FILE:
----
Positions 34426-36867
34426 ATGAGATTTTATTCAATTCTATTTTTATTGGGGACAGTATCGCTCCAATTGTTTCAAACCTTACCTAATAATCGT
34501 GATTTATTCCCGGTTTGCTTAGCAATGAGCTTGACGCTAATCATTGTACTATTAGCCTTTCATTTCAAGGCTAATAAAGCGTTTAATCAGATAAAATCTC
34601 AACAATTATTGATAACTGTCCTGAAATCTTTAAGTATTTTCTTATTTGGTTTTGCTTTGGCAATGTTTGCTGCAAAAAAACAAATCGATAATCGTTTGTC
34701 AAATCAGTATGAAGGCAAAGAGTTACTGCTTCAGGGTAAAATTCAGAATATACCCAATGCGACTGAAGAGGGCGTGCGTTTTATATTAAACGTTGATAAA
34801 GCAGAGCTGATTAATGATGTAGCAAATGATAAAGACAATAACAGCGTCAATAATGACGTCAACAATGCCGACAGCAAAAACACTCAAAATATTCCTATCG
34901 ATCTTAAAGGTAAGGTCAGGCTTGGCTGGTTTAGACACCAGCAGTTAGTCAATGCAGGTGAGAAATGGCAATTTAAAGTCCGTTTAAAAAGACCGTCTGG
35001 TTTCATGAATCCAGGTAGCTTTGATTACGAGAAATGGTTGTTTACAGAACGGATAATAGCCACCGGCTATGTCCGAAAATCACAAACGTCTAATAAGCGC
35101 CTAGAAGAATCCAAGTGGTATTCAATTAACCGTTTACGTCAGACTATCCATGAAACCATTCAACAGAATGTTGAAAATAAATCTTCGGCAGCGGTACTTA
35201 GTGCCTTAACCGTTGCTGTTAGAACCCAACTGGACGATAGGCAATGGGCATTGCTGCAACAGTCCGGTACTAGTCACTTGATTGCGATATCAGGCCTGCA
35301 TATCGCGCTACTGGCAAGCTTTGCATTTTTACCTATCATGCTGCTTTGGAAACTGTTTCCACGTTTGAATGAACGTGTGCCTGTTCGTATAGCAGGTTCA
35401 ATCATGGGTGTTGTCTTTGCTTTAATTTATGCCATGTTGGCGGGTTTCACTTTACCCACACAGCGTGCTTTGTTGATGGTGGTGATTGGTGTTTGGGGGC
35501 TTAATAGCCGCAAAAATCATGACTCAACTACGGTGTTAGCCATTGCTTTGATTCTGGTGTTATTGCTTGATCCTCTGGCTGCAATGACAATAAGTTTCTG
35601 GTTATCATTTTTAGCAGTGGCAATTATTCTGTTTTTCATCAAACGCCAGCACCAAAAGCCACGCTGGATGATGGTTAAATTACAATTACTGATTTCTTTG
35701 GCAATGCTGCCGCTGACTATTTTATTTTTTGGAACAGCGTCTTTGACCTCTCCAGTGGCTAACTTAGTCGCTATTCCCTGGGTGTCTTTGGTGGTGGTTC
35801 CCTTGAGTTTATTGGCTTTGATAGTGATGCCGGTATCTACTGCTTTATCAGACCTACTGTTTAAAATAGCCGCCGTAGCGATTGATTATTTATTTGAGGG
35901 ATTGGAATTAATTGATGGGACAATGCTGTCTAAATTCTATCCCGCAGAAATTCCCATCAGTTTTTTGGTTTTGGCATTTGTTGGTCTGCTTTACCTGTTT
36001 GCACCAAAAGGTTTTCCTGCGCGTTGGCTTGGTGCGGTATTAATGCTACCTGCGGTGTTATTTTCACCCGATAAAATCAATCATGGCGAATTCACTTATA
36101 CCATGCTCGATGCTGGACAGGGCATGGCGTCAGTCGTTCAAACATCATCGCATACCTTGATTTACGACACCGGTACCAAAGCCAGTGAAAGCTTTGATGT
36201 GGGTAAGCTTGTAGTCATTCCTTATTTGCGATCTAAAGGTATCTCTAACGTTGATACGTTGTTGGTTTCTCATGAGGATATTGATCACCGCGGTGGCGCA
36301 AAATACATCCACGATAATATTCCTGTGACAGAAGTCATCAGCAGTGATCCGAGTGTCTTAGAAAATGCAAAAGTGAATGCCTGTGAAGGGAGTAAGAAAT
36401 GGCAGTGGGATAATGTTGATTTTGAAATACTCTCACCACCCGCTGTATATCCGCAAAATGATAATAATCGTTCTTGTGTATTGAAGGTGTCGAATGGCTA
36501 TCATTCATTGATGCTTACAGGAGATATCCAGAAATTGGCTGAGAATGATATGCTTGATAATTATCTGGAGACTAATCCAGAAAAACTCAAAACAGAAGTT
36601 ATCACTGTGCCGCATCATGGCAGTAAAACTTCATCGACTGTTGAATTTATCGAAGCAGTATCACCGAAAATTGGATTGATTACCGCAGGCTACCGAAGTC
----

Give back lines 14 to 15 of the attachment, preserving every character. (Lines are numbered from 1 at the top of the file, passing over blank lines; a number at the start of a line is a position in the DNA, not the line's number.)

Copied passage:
35601 GTTATCATTTTTAGCAGTGGCAATTATTCTGTTTTTCATCAAACGCCAGCACCAAAAGCCACGCTGGATGATGGTTAAATTACAATTACTGATTTCTTTG
35701 GCAATGCTGCCGCTGACTATTTTATTTTTTGGAACAGCGTCTTTGACCTCTCCAGTGGCTAACTTAGTCGCTATTCCCTGGGTGTCTTTGGTGGTGGTTC